Barry McCarthy is looking to hit the ground running after injury saw him miss all but five balls of the summer season.

The Pembroke man broke down just five balls into the ODI series against England, and subsequently missed the entire interprovincial campaign with Leinster Lightning.

(Barry McCarthy)

The 28 year-old has made 42 appearances since his debut against Sri Lanka in 2016, but despite being a regular wicket-taker with 68 wickets at 27.71, he has failed to cement a regular slot in Graham Ford's new-look side.

“It certainly wasn't ideal having to hobble off the field five balls into the series, but that's behind me now," said McCarthy.

"Hopefully, I have a big year ahead in 2021 - this is a great start to the year, seven matches to really hit the ground running and hopefully cement a place that will be a very busy year.

"But to be honest, I'm not going to look too far beyond these seven games - 2021 is a long year, I am just hoping to play well in this series and take it from there.

(Barry McCarthy receives his debut cap from John Mooney)

“It's a great feeling to be back in action. We know we are quite privileged to be out here playing cricket and doing what we love to do while things aren't ideal at home.

"So we're going to enjoy every minute of it and do the best we can. It’s also nice to have something to train for, and this series gave us a purpose for the training.”

With the retirement of Tim Murtagh , plus Boyd Rankin and Peter Chase being left out, McCarthy has a chance to establish himself in the line-up after a stop-start beginning to international cricket.

“It goes without saying that Tim Murtagh and Boyd Rankin's absence leaves a big hole in this bowling unit with their immense experience and what they've achieved throughout their cricketing careers.

"But it now creates an opportunity for the younger guys to step up. However, those opportunities will have to be earned - which will make it competitive between the lads, as we all want to play every single game.”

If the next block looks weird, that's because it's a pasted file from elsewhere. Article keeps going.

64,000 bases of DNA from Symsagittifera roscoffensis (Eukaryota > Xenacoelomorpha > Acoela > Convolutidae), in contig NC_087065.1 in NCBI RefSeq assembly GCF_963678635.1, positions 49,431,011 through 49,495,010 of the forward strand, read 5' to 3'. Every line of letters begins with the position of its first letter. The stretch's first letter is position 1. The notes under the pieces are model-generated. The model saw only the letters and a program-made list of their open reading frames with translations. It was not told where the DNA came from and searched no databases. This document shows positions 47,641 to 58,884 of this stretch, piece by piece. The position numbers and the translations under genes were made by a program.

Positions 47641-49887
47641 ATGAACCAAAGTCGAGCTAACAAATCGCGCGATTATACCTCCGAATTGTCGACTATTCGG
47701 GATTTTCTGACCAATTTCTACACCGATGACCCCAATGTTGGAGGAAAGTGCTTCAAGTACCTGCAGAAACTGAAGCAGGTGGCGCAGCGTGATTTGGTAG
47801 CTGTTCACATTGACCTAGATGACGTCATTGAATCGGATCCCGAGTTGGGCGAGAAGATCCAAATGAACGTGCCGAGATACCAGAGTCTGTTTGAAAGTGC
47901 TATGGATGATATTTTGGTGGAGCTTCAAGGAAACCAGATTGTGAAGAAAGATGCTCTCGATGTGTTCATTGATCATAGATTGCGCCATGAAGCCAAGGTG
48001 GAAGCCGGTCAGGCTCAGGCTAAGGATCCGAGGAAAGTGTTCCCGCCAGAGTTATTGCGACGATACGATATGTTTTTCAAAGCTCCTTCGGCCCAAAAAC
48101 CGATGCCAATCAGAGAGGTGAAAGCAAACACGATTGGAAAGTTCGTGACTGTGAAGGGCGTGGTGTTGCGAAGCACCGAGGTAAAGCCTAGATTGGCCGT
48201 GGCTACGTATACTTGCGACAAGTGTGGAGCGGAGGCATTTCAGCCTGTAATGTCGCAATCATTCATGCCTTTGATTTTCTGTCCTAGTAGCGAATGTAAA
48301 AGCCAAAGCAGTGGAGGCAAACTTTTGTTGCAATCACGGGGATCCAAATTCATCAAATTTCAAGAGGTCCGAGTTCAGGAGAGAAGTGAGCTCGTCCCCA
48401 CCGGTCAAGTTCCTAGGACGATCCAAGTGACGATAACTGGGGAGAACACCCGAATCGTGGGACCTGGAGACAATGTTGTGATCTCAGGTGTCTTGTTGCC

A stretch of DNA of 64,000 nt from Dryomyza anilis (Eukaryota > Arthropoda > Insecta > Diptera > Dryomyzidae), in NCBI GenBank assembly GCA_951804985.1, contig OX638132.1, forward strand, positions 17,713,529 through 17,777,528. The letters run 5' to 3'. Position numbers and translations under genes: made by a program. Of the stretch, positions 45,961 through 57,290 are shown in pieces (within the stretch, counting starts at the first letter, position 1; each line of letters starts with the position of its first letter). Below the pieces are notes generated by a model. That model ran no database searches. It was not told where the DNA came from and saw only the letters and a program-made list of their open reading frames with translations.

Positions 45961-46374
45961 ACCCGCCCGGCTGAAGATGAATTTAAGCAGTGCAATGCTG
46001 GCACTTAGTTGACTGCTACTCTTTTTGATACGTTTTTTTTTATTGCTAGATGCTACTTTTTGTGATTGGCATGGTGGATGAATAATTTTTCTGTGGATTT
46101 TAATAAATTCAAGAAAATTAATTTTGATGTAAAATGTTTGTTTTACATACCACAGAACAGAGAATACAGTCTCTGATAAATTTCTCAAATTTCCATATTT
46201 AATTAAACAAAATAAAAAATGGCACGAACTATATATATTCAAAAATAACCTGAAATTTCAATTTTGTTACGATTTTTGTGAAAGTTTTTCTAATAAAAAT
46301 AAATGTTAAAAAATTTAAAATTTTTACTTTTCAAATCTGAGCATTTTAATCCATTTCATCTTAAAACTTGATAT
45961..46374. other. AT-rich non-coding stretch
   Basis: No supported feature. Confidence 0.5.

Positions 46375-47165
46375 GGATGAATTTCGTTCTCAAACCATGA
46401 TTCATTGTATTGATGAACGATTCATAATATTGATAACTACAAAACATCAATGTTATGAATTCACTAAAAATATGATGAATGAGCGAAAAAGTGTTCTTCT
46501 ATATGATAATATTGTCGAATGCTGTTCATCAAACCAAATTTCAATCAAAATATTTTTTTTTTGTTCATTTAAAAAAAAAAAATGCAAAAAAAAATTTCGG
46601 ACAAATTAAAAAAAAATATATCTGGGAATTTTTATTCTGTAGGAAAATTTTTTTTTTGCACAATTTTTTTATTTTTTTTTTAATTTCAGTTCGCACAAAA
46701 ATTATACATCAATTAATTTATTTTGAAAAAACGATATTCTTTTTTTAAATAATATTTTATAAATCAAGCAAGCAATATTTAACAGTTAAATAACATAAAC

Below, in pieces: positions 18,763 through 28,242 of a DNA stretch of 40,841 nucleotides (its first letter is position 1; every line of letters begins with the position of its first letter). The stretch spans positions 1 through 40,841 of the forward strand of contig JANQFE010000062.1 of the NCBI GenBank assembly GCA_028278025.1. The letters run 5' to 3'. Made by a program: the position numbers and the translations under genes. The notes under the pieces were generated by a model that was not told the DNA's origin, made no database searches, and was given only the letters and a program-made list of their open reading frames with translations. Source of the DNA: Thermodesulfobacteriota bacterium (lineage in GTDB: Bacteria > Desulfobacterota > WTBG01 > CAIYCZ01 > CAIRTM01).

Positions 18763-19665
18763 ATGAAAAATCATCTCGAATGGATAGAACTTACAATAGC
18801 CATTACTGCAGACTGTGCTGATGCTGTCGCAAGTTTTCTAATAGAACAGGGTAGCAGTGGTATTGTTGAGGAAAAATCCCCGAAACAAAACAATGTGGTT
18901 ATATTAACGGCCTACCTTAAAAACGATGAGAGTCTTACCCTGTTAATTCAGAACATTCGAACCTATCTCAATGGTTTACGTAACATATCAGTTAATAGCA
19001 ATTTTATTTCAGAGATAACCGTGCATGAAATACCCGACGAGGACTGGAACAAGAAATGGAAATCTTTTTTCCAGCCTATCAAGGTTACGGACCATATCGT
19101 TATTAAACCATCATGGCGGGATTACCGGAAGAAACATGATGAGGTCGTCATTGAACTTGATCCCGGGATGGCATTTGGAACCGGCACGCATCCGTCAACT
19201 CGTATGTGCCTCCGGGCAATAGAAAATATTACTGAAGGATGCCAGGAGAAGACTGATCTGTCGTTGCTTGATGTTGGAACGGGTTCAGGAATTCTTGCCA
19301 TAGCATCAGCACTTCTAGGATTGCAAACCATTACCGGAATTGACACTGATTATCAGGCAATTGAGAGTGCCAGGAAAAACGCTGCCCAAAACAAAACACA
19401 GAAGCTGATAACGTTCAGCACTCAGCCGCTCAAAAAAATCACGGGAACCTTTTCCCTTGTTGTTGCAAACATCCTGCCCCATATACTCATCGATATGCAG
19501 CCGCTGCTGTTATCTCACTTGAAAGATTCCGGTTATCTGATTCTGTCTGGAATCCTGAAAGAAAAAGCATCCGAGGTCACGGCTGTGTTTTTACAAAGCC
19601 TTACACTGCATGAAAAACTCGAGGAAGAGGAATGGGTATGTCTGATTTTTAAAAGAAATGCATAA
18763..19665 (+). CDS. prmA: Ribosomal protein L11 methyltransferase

(Barry McCarthy appeals)

“Personally, my focus is on doing what I need to do in developing my strengths and improve on my weaknesses with the goal of being the best I can be. If that's good enough to get me in the eleven, then I'm delighted - but I don't want to just settle for being a bowler in this team, I want to work hard and be a recognised figure on the international scene.”

The appointment of Stuart Barnes as the bowling coach gives the Dubliner a chance to learn new ideas and develop his game further.

“There's a lot of potential in this bowling group, so it's great to have Stuart come in to try and make us as good as we can be.

"It's great to have that certain person you can go to, to seek advice or bounce ideas off. Personally, I only met Stuart for the first time in Southampton, but it was evident to everyone that he had had a very quick impact on the bowlers, and hopefully, we can continue to work together well so that we can have a great year and grow as a unit.”

The UAE holds fond memories for McCarthy, who took 16 wickets at 17.69 in six matches against UAE, Scotland and Afghanistan on his last visit to the region in 2018.

That included his best-bowling figures of 5 for 46 against Afghanistan, whom the Irish meet later this month in three crucial World Cup qualifiers. He accepts that it will be a challenge to replicate that sort of return in a traditionally spin-friendly part of the world.

(Barry McCarthy bowling against Afghanistan)

“Stats like that aren't going to be easy to come by out here, it will be a difficult ask, but we’ll all work as hard as we can to hopefully leave with seven wins from seven games - to not dwell on the past but focus on what's ahead of us now.

“We know the Afghans well – we seem to have a series against them every year now, but I haven't seen the UAE side much. It won't be easy in their home conditions, but we want to win every game we go out to play an know what we need to do.

“We need to hit the top of off with the new ball, and be really specific with our death bowling. We've done a lot of analysis on the strengths and weaknesses of the opposition batters, and have a plan for specific batters.

“But in the end it comes down a simple plan - do the basics right and make sure your skills are topped up. If we can do that, we are in a good place to succeed.”

Ireland get under way on Friday (5.30am UK/Ireland) against the UAE in Abu Dhabi.